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To Settle NYCLU Lawsuit, Defense Department Reforms Student Military Recruiting Database

In an agreement to settle a lawsuit brought by the New York Civil Liberties Union, the Department of Defense today announced major changes to its database of information about high school students, which is used for military recruitment efforts. The changes will protect the privacy of American high school students and give students and their families more tools to exempt themselves from aggressive military recruitment in their schools and their homes.

The NYCLU sued on behalf of several high school students after the DoD's billion dollar Joint Advertising and Market Research Studies (JAMRS) military recruitment program began collecting, maintaining, and distributing their personal and private information, and that of millions of other high school students, in a rogue database. Under today's settlement, the DoD will:

  • stop disseminating student information to law enforcement, intelligence or other agencies and instead limit use of the JAMRS database to military recruiting;
  • limit to three years the time the DoD retains student information;
  • stop collecting student Social Security numbers; and
  • establish and clarify procedures by which students can block the military from entering information about them in the database and have their information removed.

“The students who brought this lawsuit stood up for the privacy rights of all American high school students," said Donna Lieberman, NYCLU Executive Director. "Our job now is to spread the word that young people who don't want to be harassed by the military must do a 'double opt-out' – by both telling the Defense Department that they want out of the JAMRS database and telling their high schools not to provide the military with their contact information."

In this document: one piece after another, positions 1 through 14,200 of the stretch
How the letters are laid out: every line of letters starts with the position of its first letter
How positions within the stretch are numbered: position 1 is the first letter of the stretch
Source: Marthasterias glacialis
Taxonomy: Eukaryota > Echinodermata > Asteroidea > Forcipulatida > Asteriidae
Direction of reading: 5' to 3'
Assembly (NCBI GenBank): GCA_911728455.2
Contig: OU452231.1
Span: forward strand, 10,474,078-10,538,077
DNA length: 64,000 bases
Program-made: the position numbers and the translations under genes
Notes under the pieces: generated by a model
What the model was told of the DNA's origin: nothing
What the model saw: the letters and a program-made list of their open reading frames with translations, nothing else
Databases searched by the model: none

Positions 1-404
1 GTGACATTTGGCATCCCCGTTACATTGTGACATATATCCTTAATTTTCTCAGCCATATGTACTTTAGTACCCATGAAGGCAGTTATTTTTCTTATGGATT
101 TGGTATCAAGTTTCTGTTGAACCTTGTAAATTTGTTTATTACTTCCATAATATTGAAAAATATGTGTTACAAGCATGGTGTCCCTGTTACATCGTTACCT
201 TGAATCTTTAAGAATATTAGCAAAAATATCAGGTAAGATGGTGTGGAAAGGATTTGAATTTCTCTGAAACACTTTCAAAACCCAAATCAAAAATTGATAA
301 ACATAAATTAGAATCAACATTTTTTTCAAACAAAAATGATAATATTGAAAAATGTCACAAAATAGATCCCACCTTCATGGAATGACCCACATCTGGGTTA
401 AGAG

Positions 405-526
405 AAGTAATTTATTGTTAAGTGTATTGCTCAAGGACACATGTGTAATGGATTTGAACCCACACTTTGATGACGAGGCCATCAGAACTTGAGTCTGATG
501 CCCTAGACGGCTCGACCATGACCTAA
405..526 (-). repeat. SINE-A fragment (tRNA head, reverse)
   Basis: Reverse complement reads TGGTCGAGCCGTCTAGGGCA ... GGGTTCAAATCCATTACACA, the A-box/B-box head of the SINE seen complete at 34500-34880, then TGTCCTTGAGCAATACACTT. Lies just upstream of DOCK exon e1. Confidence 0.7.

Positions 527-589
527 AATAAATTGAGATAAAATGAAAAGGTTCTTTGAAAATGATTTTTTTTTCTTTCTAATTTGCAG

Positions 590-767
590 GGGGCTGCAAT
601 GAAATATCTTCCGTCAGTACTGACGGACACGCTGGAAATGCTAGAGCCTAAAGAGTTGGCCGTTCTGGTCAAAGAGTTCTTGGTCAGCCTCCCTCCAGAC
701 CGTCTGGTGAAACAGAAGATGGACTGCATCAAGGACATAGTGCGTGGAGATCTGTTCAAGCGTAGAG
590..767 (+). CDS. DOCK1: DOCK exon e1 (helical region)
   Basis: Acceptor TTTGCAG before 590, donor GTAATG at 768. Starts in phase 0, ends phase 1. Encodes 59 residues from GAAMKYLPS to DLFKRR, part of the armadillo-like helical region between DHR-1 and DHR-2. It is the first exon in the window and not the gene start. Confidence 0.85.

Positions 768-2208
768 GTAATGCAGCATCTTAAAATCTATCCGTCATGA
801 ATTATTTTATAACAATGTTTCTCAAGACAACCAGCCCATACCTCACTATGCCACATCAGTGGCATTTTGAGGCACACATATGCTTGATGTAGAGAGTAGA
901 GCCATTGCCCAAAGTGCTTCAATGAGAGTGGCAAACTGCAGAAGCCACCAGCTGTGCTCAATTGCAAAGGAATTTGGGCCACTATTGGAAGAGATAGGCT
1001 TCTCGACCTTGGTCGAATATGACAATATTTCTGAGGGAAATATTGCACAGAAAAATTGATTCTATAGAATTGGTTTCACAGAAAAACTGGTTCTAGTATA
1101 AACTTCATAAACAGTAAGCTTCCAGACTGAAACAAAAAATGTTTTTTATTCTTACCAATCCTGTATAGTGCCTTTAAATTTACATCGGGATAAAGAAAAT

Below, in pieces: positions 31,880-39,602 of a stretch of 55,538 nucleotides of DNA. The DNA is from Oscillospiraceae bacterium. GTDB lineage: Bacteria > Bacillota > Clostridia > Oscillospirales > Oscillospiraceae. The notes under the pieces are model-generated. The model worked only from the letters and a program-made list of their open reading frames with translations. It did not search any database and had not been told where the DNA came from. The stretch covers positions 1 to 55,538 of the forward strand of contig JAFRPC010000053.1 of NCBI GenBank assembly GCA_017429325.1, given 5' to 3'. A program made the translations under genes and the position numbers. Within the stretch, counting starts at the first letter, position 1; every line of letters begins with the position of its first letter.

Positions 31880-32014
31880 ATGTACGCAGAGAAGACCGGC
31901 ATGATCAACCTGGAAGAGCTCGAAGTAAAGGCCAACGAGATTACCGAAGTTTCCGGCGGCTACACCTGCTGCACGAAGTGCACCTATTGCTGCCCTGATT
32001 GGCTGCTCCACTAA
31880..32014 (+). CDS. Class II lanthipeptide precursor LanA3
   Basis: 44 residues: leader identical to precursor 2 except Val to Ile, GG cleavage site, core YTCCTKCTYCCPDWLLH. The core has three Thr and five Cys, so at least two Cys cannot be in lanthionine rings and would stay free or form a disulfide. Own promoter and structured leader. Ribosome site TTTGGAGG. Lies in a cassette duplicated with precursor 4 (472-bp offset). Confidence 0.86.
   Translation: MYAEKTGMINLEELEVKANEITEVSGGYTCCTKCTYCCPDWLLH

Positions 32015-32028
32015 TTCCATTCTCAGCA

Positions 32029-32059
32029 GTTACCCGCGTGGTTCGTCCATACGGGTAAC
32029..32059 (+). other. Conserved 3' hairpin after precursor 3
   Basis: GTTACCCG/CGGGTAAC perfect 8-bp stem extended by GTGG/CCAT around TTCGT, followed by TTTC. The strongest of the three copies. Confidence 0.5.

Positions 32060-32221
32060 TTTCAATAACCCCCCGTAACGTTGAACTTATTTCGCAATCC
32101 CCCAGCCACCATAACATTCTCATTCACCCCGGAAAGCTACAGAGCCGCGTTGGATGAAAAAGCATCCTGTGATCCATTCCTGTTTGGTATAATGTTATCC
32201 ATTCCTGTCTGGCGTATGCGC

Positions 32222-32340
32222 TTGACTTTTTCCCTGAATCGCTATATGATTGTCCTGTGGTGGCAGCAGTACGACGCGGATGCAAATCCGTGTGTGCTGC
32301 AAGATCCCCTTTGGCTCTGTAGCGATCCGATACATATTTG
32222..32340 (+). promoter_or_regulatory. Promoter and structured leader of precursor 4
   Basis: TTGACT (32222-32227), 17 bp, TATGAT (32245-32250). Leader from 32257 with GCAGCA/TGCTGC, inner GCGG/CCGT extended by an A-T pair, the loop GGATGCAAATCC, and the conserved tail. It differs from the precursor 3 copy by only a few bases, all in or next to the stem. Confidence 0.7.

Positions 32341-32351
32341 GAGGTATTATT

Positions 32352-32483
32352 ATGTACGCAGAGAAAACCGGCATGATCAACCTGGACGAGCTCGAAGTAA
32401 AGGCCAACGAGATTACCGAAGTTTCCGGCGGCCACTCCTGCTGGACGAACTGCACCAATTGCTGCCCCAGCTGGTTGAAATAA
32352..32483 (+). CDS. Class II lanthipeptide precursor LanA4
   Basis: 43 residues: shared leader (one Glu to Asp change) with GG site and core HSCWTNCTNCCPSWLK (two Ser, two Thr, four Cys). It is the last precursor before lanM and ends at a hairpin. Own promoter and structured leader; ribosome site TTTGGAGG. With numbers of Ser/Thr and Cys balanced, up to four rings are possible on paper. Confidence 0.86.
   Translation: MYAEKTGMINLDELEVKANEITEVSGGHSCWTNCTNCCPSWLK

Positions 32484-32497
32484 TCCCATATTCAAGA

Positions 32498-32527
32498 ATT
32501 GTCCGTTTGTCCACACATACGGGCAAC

Announced in 2005, the DoD's massive database flouted restrictions passed by Congress in a 1982 law intended to balance the promotion of military recruitment with the protection of students' privacy. Lawmakers specified that the DoD must keep the information private and use only for military recruiting purposes, must store the information for no more than three years, and must collect only basic contact and educational information. But in its database JAMRS allowed the information to be disseminated widely to law enforcement, intelligence and other agencies, rather than keeping it private; kept the information for five years; and aimed to collect a wide variety of private and personal information about every American high school student, including ethnicity and social security numbers.

"Today's changes to the JAMRS database represent an acknowledgement by the military that they do not have carte blanche to recruit without respect for the privacy of students and their families," said Corey Stoughton, NYCLU Staff Attorney and lead counsel in the case. "It's refreshing to see the Defense Department recognize that it is not above the law."

Hope Reichbach contacted the NYCLU when she was a student at Hunter College High School in Manhattan and became a plaintiff in the lawsuit after trying and failing to have her name removed from the lists and databases that have subjected her to repeated phone calls from military recruiters. "I got involved in this lawsuit because I just wanted the military to leave me and other students alone," Reichbach said. "I feel like we sent that message, and the DoD stood up and listened."

Despite undertaking these major changes, the DoD refuses to stop collecting information about students' race and ethnicity. The NYCLU believes the DoD's resistance stems from the military's on-going efforts to target racial and ethnic minorities, especially from African-American and Latino communities, for aggressive recruitment campaigns.

The NYCLU filed the case, Hanson et al. v. Rumsfeld et al., in the Southern District of New York on April 24, 2006. Named defendants included Donald Rumsfeld, in his official capacity as United States Secretary of Defense, and other DoD personnel. NYCLU Associate Legal Director Christopher Dunn was co-counsel on the case.

More information:

  • To read an FAQ for students and families about the JAMRS database, click here.
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